Hair is shoulder length, shirts appear to be plain or very small check (Mavis says "shirts are thinly stripped....when the weather gets warmer....will be unbuttoned"). I cant tell if the fella on the end with the yellow shirt has his unbuttoned. Trousers are mostly fairly restrained tonics, width looks like it's increasing (?). No sta-prest bar one of the young un's who is also the only one still showing braces. All except him are sporting Crombies with silk handkerchiefs in the pocket (ruffled - not folded/pointed as you nearly always see these days), a variety of sock colours on display. Shoes are hard to see, a couple of the younger ones have brogues on, the lad standing next to the girl has some very 'boxy' Gibson's - like the 'Norwegians' but without the basket weave. 

I love this picture, it's a good composition - the attitude and poses are great. I can imagine a lot of kids at the time sticking it on their bedroom wall as something to aspire to. I like it so much I bought a copy of the magazine about 5 years ago and had it framed.

 

 

post #18665 of 18776
Quote:
Originally Posted by Studio1st View Post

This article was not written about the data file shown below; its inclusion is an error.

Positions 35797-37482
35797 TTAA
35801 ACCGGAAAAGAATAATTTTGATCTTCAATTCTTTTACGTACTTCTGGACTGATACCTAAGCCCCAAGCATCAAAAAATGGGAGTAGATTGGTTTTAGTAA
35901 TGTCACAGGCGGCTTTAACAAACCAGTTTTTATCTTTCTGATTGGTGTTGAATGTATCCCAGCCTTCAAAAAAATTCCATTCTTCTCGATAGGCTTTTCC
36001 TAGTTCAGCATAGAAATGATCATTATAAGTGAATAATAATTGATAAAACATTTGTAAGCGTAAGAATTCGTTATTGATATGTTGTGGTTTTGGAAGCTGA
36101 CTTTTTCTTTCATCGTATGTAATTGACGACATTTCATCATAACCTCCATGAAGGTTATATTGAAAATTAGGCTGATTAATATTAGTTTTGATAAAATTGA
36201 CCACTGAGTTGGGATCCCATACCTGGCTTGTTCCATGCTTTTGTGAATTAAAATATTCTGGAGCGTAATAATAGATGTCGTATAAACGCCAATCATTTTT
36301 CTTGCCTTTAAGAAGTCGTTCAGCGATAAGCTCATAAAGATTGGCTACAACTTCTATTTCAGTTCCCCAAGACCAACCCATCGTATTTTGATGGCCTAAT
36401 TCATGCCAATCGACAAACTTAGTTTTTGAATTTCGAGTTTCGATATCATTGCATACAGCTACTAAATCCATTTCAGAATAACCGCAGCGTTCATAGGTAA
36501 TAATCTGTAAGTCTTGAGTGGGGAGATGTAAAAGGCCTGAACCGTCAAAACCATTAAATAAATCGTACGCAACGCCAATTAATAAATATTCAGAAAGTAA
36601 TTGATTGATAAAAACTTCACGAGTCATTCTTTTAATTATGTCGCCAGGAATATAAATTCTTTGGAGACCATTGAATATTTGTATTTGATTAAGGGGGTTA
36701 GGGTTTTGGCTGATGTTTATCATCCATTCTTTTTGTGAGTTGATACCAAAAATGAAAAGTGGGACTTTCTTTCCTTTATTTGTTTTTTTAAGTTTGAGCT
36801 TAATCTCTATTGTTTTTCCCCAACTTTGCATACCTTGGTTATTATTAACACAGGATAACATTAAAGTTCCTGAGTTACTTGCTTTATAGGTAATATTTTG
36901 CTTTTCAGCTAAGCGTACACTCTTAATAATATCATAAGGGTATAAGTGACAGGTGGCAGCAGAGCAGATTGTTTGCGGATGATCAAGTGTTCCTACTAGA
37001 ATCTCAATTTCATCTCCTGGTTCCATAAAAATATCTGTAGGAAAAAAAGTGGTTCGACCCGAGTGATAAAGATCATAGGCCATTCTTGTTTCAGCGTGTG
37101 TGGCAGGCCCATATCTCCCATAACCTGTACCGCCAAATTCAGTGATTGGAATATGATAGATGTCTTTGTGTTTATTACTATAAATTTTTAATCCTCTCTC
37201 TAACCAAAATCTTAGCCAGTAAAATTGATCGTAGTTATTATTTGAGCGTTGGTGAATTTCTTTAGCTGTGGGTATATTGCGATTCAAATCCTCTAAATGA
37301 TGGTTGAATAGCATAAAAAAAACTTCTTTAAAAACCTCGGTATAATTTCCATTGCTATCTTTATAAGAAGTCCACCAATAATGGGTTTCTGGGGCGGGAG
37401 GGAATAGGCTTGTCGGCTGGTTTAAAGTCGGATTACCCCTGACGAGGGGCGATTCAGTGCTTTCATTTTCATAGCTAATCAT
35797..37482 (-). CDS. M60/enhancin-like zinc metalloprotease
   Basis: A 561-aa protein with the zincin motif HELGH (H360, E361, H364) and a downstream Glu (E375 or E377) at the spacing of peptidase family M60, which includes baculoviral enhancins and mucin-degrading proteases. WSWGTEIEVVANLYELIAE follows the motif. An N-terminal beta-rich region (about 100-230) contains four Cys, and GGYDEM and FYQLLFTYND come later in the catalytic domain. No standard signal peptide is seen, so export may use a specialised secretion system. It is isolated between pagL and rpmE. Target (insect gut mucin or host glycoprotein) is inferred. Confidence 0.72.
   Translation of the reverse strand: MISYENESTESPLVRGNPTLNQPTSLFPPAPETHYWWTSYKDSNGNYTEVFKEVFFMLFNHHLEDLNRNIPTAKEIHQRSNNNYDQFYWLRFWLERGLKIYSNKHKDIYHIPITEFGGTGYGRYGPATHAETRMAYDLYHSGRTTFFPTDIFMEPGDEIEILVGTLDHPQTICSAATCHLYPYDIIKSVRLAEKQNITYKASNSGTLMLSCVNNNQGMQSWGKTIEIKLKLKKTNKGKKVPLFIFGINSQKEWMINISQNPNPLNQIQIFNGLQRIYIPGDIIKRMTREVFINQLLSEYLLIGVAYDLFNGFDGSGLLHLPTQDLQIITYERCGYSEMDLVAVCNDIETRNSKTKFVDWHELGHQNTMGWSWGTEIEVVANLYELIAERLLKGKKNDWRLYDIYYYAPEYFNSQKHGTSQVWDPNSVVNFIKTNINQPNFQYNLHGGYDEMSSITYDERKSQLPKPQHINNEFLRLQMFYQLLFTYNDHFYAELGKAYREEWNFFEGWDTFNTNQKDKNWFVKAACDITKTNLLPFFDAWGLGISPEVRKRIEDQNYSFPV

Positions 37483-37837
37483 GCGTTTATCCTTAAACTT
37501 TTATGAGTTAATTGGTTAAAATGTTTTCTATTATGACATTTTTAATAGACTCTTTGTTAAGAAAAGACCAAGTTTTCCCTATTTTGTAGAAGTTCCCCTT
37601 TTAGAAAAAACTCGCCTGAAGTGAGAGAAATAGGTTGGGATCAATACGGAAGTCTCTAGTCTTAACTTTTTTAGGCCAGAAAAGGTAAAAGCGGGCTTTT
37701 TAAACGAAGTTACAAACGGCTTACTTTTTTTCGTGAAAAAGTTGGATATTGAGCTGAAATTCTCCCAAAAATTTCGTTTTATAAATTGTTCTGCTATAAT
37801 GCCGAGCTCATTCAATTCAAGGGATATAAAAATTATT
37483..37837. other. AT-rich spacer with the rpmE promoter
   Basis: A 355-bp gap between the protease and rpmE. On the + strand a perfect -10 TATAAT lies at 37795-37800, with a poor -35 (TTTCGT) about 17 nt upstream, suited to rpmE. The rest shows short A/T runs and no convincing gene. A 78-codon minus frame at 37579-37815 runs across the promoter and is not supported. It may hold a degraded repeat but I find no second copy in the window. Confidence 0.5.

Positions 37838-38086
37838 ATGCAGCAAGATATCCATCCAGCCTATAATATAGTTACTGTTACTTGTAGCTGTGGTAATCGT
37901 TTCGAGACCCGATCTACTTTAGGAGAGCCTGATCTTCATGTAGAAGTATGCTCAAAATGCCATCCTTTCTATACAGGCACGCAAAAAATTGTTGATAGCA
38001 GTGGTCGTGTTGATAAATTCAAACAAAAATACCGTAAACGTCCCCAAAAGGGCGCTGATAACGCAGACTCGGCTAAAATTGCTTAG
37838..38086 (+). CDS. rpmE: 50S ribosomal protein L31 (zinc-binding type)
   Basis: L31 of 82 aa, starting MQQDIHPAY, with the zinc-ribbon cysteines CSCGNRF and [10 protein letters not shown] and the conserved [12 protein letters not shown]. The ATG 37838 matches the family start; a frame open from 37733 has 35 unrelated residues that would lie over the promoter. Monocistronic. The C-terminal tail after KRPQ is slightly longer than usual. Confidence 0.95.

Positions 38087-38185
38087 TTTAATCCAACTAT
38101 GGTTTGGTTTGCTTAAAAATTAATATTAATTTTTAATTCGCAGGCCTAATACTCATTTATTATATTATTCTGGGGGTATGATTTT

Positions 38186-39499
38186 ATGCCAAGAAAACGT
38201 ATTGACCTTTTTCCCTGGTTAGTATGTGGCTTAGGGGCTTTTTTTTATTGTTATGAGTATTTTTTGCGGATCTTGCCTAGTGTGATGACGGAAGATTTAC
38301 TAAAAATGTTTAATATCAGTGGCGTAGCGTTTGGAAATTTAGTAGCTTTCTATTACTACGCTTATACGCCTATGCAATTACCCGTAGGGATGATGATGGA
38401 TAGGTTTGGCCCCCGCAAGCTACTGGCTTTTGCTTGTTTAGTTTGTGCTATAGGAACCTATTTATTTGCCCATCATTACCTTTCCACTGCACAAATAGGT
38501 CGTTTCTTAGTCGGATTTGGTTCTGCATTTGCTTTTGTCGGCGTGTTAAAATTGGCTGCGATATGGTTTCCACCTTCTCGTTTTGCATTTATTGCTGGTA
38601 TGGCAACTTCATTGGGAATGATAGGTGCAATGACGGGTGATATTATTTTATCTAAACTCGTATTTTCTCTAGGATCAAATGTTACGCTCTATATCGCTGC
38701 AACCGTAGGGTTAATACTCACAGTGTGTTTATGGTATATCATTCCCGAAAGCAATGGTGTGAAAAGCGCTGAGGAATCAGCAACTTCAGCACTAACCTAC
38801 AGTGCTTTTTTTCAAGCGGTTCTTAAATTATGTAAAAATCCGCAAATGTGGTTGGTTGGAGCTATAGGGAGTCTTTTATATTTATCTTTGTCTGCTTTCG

'Meet the Crombie Boys' is from the 28 March 1971 issue of the Sunday Times Magazine. I've always thought it was a London picture (Chelsea or QPR scarf?) and guess it was taken sometime in the previous month or so. It should be a good indication of the 'look' in early '71 in London. 

The photographer Red Saunders was based in Hackney, at some stage he lost all his archives in an arson attack and is apparently reluctant to talk about the loss so is unlikely to be able or willing to provide any more detail. He later took some Wigan Casino shots for the paper that might be of interest: http://www.redsaundersphoto.eu/sunday-times.html

The blurb was written by Mavis Nicholson (http://en.wikipedia.org/wiki/Mavis_Nicholson) who did odd bits for the Sunday Times magazine at the time. She must have interviewed the kids briefly....I wonder if they were pretty much dragged in off nearby streets for the photo. 

I would put this picture at the end of 'Suedehead' in London (I doubt you'd see much of this look six months on).